fig5
Figure 5: LF (low-frequency)/HF (high-frequency) ratio. For further explanation, see Figures 3 and 4.

Figures 6 and 7 show computer chart records of typical experiments. Changes in blood pressure (BP), ECG, and HR after stimulation with violet laser at Baihui are demonstrated. Short-term decreases of BP and HR are shown in Figure 6 (“on effect”).

402590.fig.006
Figure 6: Original monitoring protocol of blood pressure (BP), raw electrocardiographic signal (ECG), and heart rate (HR) before and immediately after onset of violet laser stimulation. Note the decrease in BP and HR (red arrow).
402590.fig.007
Figure 7: Original monitoring protocol of blood pressure (BP), raw electrocardiographic signal (ECG), and heart rate (HR) before and immediately after onset of violet laser stimulation.

In Figure 7, the continuous decrease of BP after violet laser stimulation onset is documented.

The data of the MAP of all 9 rats are summarized in Figure 8. Note the insignificant (n.s.) decrease of MAP in the control phase after stimulation with violet laser at Baihui.

fig8
Figure 8: Diagrams showing changes in mean arterial pressure (MAP) for the three different stimulation areas using violet laser.

4. Discussion

Laser light is a good alternative to metal needles for stimulation of acupuncture points, and it has been used successfully for several decades. However, to date there are only few studies proving the effectiveness of this kind of acupuncture stimulation. Most publications focus on red or infrared laser stimulation, and there are several relevant studies [1420].

Violet laser acupuncture using a wavelength of 405 nm has been investigated in only a few scientific studies performed in humans by the research group in Graz [2125]. To the best of our knowledge, it has not yet been used in animal experimental studies on acupuncture. However, some laboratory and clinical studies over the past ten years have shown that low-level laser stimulation using wavelengths of 633 or 670 nm and extremely low power densities (about 0.15 mW/cm²) is capable of eliciting significant biological effects [2].

In the present study, we used such a low-level violet laser stimulation (405 nm; <1 mW) for acupuncture research in rats for the first time. In previous studies in rats, it could be demonstrated that photobiomodulation using light with an 810 nm and 150 mW diode laser can be used as noninvasive treatment for acute spinal cord injury, potentially acting through an immunomodulatory mechanism. This suggests that light will be a useful treatment for humans [26]. Beside application at the spinal cord, it has also been shown that pulsed infrared light alters neural activity in the rat somatosensory cortex in vivo [27]. In this study, infrared neural stimulation was found to evoke an intrinsic response of similar magnitude to that induced by tactile stimulation. The authors conclude that infrared light can be used safely and effectively to manipulate neural firing.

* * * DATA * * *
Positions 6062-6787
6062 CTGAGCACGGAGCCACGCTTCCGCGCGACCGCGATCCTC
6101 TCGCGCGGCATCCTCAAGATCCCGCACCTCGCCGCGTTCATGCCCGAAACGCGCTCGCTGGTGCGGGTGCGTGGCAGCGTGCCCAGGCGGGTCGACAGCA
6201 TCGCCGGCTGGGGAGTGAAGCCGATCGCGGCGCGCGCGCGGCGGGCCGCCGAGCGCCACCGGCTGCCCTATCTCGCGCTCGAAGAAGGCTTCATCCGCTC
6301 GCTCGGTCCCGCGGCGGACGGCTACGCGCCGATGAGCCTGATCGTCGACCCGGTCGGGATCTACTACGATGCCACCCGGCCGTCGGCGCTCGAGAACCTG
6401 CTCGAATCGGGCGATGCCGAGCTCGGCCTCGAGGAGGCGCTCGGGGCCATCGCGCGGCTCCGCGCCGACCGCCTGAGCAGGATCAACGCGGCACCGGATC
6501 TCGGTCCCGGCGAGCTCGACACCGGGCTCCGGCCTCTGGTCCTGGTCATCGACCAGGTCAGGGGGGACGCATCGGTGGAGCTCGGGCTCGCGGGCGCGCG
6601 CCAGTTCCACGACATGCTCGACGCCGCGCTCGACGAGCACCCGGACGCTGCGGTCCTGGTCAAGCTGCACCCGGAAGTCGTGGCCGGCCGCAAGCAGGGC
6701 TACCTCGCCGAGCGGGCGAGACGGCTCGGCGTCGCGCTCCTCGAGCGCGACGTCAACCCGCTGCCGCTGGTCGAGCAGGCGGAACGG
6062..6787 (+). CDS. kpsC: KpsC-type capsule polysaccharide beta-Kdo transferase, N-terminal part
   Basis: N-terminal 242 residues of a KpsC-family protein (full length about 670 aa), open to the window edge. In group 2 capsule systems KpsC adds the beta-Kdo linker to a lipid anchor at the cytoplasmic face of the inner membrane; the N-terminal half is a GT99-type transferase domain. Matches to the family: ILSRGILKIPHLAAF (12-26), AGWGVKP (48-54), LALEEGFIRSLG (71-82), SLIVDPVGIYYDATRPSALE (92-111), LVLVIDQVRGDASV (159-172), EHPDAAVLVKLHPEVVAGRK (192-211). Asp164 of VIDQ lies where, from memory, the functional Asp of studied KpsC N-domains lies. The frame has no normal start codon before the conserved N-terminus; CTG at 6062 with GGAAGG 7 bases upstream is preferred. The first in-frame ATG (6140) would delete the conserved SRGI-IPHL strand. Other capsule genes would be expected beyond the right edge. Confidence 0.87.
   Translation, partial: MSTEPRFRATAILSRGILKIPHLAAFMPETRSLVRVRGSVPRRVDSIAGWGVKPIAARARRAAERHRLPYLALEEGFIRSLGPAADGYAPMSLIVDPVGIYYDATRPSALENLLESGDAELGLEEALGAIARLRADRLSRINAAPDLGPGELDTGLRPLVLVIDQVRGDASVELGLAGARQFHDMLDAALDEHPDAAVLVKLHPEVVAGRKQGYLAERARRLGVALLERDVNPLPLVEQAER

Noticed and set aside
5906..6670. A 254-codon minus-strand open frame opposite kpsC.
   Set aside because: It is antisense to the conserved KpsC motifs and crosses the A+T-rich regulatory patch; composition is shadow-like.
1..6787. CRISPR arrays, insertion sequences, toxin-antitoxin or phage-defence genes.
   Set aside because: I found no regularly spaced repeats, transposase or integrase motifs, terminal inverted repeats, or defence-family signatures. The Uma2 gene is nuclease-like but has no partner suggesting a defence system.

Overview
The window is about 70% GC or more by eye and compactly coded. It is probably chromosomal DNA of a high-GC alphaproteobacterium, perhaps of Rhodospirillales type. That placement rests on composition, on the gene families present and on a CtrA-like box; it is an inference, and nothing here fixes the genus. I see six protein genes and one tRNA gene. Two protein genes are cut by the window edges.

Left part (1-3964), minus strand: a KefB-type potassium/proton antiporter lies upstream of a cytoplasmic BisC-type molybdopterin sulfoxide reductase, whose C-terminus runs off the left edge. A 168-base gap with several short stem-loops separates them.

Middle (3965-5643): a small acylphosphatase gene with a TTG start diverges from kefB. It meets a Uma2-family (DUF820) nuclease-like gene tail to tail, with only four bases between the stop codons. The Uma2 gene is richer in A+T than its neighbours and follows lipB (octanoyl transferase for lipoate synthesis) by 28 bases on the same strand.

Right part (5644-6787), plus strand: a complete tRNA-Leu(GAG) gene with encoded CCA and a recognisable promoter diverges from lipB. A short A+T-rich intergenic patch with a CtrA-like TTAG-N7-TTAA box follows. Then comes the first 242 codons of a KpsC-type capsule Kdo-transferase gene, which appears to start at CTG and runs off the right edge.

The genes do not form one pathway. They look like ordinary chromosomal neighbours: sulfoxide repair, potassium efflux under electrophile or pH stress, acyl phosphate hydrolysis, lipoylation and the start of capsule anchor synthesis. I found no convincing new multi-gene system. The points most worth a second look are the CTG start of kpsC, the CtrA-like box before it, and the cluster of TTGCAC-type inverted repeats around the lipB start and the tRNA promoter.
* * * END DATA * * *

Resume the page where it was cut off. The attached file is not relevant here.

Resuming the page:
In contrast to the previous findings in humans at the Medical University in Graz, we could demonstrate in this animal experimental study that ultra-low-level violet laser stimulation (≤1 mW) can modulate physiological and neurovegetative parameters after stimulating the Baihui acupuncture point. In the present study, there was also a clear on/off-effect when the laser was activated/deactivated (see typical examples in Figures 6 and 7). A similar effect with violet laser was shown in humans by Litscher et al. [21]. In that study, violet laser acupuncture (405 nm; 110 mW) at the acupoint Dazhui (GV14; on the same meridian as Baihui (GV20) in the present study) also induced an on/off-effect, but in different parameters, namely, the blood flow velocities in the basilar and middle cerebral arteries in the brain. In our present study, a more than 100 times lower output power was used in rats. Although the scalp bone of a rat is much thinner than that of a human subject, we suppose that there was no intensive direct radiation of the brain using the violet laser due to the intact skull of the rats. The on/off-effect of the violet laser stimulation could possibly be explained by the open eye of the rat; however, in human subjects, this explanation could be excluded. Of course, it would be possible to control this in future animal experimental studies.

Acupuncture stimulation at Baihui has also been investigated in other studies in rats. For example, Chuang et al. [28] stated that Baihui stimulation reduced cerebral infarct and increased dopamine levels in chronic cerebral hypoperfusion and ischemia-reperfusion injured Sprague-Dawley rats. Regular stimulation over a period of four weeks enhanced cognition and memory function of the rats.

The use of laser light as complementary or alternative method to acupuncture needle stimulation has been promoted for some decades. However, there are only few systematic assessments of evidence to support the effectiveness of this modern technical application of acupuncture to date [29].